“Theatre of Curious Acts” by Cate Gardner
Hadley Rille Books, Fall 2011
Reviewed by Caroline E Willis
“Theatre of Curious Acts” is a post-modern fantasy set in England. It takes place mostly after the Great War, though the flow of time is difficult to follow. The main character’s rank is never given, but it is implied by his time in the trenches that Daniel Cole was a British Army Private.
The story is told in three parts, each broken up into various chapters. “Part One: Shrapnel from a Broken Smile” starts during Daniel’s time at war, and is the most surreal of the three sections. Daniel is interrupted by a man who wants to show him something through a spyglass, in order to prevent the end of the world. Daniel’s perception is taken out of the war, though his body isn’t, and he sees many strange and confusing things in a theater at the end of time. The contrast between his current reality and the reality he sees is harsh and almost painful–why should he care what skeletons are dancing at the end of time, when his friends have gone over the top and his trench is filling with gas?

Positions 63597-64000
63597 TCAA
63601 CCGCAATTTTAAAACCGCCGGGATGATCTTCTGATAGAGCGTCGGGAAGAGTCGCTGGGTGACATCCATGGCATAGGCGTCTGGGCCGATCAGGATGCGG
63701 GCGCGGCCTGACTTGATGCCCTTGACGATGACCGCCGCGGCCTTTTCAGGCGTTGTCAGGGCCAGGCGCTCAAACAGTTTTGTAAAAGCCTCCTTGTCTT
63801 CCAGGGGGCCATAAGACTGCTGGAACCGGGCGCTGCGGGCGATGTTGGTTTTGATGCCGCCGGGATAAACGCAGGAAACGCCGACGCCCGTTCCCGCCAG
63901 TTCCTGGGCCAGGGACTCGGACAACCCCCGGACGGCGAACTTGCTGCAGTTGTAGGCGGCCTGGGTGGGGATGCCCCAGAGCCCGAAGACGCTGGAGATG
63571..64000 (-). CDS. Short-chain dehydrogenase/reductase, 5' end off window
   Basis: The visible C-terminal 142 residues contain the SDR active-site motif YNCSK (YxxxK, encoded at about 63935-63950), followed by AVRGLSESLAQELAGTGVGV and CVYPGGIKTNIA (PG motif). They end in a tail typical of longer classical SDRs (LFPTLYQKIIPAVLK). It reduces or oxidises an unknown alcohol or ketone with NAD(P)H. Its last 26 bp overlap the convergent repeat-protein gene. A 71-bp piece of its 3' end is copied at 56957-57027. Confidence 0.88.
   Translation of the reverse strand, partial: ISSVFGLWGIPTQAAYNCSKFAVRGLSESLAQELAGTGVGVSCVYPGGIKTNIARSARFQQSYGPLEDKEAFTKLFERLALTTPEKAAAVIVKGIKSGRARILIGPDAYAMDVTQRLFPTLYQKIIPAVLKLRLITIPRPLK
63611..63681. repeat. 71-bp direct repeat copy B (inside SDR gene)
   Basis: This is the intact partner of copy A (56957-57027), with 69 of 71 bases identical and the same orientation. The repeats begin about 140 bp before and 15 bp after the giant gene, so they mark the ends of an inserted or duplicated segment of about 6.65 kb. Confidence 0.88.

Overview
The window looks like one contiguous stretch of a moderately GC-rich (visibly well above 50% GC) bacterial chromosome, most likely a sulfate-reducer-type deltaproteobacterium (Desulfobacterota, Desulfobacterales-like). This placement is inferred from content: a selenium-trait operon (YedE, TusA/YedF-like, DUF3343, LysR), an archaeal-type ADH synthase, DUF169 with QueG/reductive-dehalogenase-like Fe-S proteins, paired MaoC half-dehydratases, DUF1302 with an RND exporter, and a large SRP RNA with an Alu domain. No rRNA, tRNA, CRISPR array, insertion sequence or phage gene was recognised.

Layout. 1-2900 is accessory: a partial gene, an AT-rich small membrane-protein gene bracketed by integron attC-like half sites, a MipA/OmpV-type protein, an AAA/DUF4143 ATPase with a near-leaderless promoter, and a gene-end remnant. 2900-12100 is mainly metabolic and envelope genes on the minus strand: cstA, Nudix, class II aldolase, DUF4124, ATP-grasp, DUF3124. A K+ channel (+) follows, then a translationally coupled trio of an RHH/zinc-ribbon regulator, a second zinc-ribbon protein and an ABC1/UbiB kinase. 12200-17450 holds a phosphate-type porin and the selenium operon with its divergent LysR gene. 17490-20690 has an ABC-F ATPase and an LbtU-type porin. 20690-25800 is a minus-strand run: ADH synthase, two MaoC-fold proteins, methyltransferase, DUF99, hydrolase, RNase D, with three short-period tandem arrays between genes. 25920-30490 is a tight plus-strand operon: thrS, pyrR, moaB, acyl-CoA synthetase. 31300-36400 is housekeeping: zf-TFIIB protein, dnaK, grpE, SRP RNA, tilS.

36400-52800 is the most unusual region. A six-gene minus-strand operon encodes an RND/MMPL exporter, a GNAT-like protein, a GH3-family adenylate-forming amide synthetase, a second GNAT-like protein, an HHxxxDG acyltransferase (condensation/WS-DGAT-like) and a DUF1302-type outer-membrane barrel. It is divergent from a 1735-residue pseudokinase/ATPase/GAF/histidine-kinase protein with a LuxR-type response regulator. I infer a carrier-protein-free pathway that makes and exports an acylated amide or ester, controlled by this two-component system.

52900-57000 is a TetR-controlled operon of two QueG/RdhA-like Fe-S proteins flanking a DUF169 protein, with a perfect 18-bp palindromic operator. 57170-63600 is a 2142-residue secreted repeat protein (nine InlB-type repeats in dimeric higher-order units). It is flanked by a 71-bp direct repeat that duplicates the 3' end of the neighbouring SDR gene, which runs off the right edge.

“Part Two: Paper Dragons” has a more traditional narrative–though “more” is a relative term. It follows a sort of dream logic. “Paper Dragons” takes place after the war, and features those friends last seen in No Man’s Land. It also features people and things Daniel first saw through the spyglass, but Daniel himself cannot remember them, he is merely equipped with a faint sense of déjà vu.
“Part Three: Anticipating Pitchforks” splits its narrative time between Daniel and Swan, the most ruthless of the boys who made it back from the war. It brings all of the narrative threads together, clarifying and returning and tying up things into a nice little Ouroboros ending.
The narrator has a bright, romantic vocabulary, and I found it so jarring during “Part One” that it pulled me out of the story. However, as the plot progressed, the things being described and the voice used to describe them became more unified, which meant I was becoming more comfortable with the story as the characters became more confused. Another source of this kind of contrast was Gardner’s use of reference. Characters from different times make references to things the boys cannot comprehend but we do, again resulting in a divergence between our experience as readers and their experience as characters. Only when the end approaches in all its kaleidoscopic glory are these tensions resolved, uniting character and voice and reader experience into one.
The aesthetic of this 40,000 word novella evokes theater and circuses and other strange, false places that tell true stories. It’s a cross between Gaiman’s Neverwear, Maguire’s Wicked and Vonnegut’s Slaughterhouse-Five, and if you enjoy any of those, you will enjoy the “Theatre of Curious Acts.”